So the second half (or last third more appropriately) of Zhivago is the film’s problem. It has problems before, like Julie Christie being too old for her part (even though she’s far more interesting than anything else going on) or Geraldine Chaplin not having a character to play. Of course, Omar Sharif’s barely got a character and he’s Doctor Zhivago. Lean and Bolt keep everything as removed as possible.

There’s some great supporting work from Rod Steiger and Ralph Richardson, particularly Steiger.

Technically, the film’s grandiose but not particularly grand. Maybe it’s Norman Savage’s editing, but Zhivago never feels as sweeping as it should. It feels very slapped together. Lots of extraneous scenes. The post-intermission parts–featuring Sharif wandering around frozen Russia–miss all sorts of opportunities for good scenes.

Another big problem is Zhivago’s amazing poetry. Lean never lets the audience experience it at all.

It’s too big, too narratively unfocused.

2/4★★

CREDITS

Directed by David Lean; screenplay by Robert Bolt, based on the novel by Boris Pasternak; director of photography, Freddie Young; edited by Norman Savage; music by Maurice Jarre; production designer, John Box; produced by Carlo Ponti; released by Metro-Goldwyn-Mayer.

Starring Omar Sharif (Yuri), Julie Christie (Lara), Rod Steiger (Komarovsky), Alec Guinness (Yevgraf), Tom Courtenay (Pasha), Geraldine Chaplin (Tonya), Ralph Richardson (Alexander), Siobhan McKenna (Anna), Jeffrey Rockland (Sasha), Lucy Westmore (Katya), Klaus Kinski (Kostoyed) and Rita Tushingham (The Girl).


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Lovesick (1983, Marshall Brickman)

Lovesick is an unassuming comedy. Director Brickman will occasionally bring in frantic, sitcom-like plotting to jazz things up momentarily, but otherwise the film’s exceedingly calm and measured. It only runs ninety-some minutes; it’s gradual, without much conflict at all–in fact, when there’s conflict introduced, Dudley Moore’s protagonist will actually relieve pressure on the situation. It’s strange.

Moore’s an analyst who becomes infatuated with a patient–Elizabeth McGovern–and finds his life in upheaval. Brickman carefully layers in how the upheaval causes Moore’s self-discovery. These are little asides, never the focus of a scene or conversation. It’s very confident stuff, especially since Brickman also goes the extreme route of having Alec Guinness (as Freud’s ghost) counseling Moore about his life.

Alec Guinness as Freud, John Huston as Moore’s mentor. The film’s got excellent performances all around–Selma Diamond runs rings around Alan King, who’s also good–but Guinness and Huston give Lovesick a lot of charm.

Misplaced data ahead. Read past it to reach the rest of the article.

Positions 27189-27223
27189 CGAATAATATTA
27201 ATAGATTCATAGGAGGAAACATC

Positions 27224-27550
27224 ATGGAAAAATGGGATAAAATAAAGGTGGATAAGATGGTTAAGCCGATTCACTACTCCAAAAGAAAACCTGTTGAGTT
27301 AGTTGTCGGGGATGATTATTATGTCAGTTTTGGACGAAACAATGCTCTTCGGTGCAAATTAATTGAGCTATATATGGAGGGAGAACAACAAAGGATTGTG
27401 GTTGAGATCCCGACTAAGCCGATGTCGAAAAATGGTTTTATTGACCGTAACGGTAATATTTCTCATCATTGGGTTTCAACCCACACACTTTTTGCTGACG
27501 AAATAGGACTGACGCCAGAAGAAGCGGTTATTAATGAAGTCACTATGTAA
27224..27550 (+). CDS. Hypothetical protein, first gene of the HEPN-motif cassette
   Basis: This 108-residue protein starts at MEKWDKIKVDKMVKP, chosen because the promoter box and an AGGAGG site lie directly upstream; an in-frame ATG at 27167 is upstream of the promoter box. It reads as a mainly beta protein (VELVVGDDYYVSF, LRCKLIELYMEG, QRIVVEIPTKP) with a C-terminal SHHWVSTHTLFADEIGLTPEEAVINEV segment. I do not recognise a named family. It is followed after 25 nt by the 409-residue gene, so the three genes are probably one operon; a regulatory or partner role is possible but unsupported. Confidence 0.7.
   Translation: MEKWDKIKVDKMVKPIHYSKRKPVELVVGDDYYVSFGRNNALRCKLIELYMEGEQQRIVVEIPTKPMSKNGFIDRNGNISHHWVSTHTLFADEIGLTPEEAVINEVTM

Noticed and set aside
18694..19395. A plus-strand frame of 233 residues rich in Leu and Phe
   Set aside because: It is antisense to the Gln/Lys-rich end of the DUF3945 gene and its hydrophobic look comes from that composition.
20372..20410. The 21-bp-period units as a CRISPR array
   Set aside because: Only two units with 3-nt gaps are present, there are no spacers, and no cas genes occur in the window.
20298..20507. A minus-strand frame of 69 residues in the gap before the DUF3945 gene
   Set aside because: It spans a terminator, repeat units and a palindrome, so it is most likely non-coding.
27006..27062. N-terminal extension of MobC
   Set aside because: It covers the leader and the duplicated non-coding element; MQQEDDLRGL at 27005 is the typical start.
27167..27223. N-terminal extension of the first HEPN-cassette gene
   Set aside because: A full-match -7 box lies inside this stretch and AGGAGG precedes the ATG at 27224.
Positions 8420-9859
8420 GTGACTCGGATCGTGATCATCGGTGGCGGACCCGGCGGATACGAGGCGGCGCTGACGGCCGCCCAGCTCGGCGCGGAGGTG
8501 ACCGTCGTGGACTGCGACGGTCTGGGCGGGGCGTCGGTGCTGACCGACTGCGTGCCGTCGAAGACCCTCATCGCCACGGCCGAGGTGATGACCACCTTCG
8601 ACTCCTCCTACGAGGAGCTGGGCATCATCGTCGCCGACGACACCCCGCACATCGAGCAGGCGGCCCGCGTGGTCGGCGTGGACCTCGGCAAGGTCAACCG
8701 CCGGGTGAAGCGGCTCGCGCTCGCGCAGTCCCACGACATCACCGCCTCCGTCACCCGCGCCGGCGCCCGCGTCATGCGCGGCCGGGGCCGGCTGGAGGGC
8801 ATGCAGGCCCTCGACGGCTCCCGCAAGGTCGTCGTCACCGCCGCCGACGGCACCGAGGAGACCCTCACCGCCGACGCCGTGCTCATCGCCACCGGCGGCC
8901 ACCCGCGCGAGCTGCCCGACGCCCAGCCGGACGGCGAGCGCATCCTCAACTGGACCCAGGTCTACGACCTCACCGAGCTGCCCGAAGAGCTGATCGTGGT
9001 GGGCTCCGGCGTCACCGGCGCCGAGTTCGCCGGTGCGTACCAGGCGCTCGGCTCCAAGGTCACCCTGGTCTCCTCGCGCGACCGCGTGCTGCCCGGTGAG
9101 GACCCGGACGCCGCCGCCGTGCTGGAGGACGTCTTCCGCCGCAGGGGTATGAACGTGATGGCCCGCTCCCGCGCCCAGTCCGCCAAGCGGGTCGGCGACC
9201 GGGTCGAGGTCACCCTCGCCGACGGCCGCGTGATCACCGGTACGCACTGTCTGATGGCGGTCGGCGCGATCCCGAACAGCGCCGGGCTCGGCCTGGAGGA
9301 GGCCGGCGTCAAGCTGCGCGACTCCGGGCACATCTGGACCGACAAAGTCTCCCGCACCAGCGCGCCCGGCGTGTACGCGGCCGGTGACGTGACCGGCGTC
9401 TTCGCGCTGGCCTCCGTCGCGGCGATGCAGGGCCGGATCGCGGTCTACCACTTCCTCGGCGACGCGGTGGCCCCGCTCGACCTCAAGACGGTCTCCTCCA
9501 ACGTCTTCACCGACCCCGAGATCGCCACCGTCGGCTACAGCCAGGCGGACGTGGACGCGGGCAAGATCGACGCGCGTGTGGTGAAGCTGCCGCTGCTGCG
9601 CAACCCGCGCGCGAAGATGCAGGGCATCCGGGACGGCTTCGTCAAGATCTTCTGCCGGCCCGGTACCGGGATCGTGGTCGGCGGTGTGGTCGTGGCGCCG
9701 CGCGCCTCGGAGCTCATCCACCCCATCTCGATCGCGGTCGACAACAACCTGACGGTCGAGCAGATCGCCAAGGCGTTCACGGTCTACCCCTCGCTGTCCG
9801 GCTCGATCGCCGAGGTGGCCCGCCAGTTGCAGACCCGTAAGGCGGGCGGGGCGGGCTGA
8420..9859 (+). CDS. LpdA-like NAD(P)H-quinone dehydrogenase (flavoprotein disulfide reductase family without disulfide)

So does McGovern, who has to become a character in a few scenes after she’s revealed as the object of Moore’s affection.

Also good in smaller parts are Ron Silver, Larry Rivers, Wallace Shawn and Anne Kerry. At times, if it weren’t Gerry Fisher’s exquisite photography and some excellent composition from Brickman, Lovesick feels like a little thing Brickman got together and worked on with his friends in their spare time.

The film’s gentle, sweet, rewarding. It’s always genial and never without charm, but gets rather good in the second half.

3/4★★★

CREDITS

Written and directed by Marshall Brickman; director of photography, Gerry Fisher; edited by Nina Feinberg; music by Philippe Sarde; production designer, Philip Rosenberg; produced by Charles Okun; released by Warner Bros.

Starring Dudley Moore (Saul Benjamin), Elizabeth McGovern (Chloe Allen), John Huston (Larry Geller, M.D.), Alan King (Lionel Gross, M.D.), Gene Saks (Frantic Patient), Wallace Shawn (Otto Jaffe), Ron Silver (Ted Caruso), Renée Taylor (Mrs. Mondragon), Anne De Salvo (Case Interviewer), Selma Diamond (Harriet Singer, M.D.), David Strathairn (Marvin Zuckerman) and Alec Guinness (Sigmund Freud).


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Murder by Death (1976, Robert Moore)

Writer Neil Simon did not adapt Murder by Death from one of his plays, which I’ve always assumed he did. While the film does have a more theatrical structure–a great deal of Death is the cast in one room–the action does follow the characters around and some of their experiences would be impossible without cinematic storytelling.

Simon’s structure for the film, which takes its time not just introducing the characters, but the mystery and all the elements involved, is brilliant. Death‘s a spoof and practically a spoof of a spoof, something Simon plays with in the dialogue. He’s very playful in the dialogue–there’s a great exchange with David Niven, Alec Guinness and Maggie Smith where Smith’s character gets tired of listening to Simon’s banter. And Simon discreetly gets it in. Death isn’t about misdirection, it’s about being so constantly funny the viewer can no longer anticipate gags.

Besides the actors–everyone is outstanding, with Eileen Brennan and James Coco probably being the best. James Cromwell is also really good as Coco’s sidekick. And Peter Sellers as the Charlie Chan stand-in can only get funnier with Peter Falk’s Sam Spade analogue harassing him. It’s hard to list all the funny moments because there are ninety-some minutes of them.

Moore’s direction is ideal. He doesn’t get in the way of the cast or the script. Great Dave Grusin music.

Death is utterly fantastic. It doesn’t even matter the film’s narrative doesn’t work. Simon’s a very funny guy.

3.5/4★★★½

CREDITS

Directed by Robert Moore; written by Neil Simon; director of photography, David M. Walsh; edited by John F. Burnett; music by Dave Grusin; production designer, Stephen B. Grimes; produced by Ray Stark; released by Columbia Pictures.

Starring Eileen Brennan (Tess Skeffington), Truman Capote (Lionel Twain), James Coco (Milo Perrier), Peter Falk (Sam Diamond), Alec Guinness (Bensonmum), Elsa Lanchester (Jessica Marbles), David Niven (Dick Charleston), Peter Sellers (Sidney Wang), Maggie Smith (Dora Charleston), Nancy Walker (Yetta, the cook), Estelle Winwood (Nurse Withers), James Cromwell (Marcel) and Richard Narita (Willie Wang).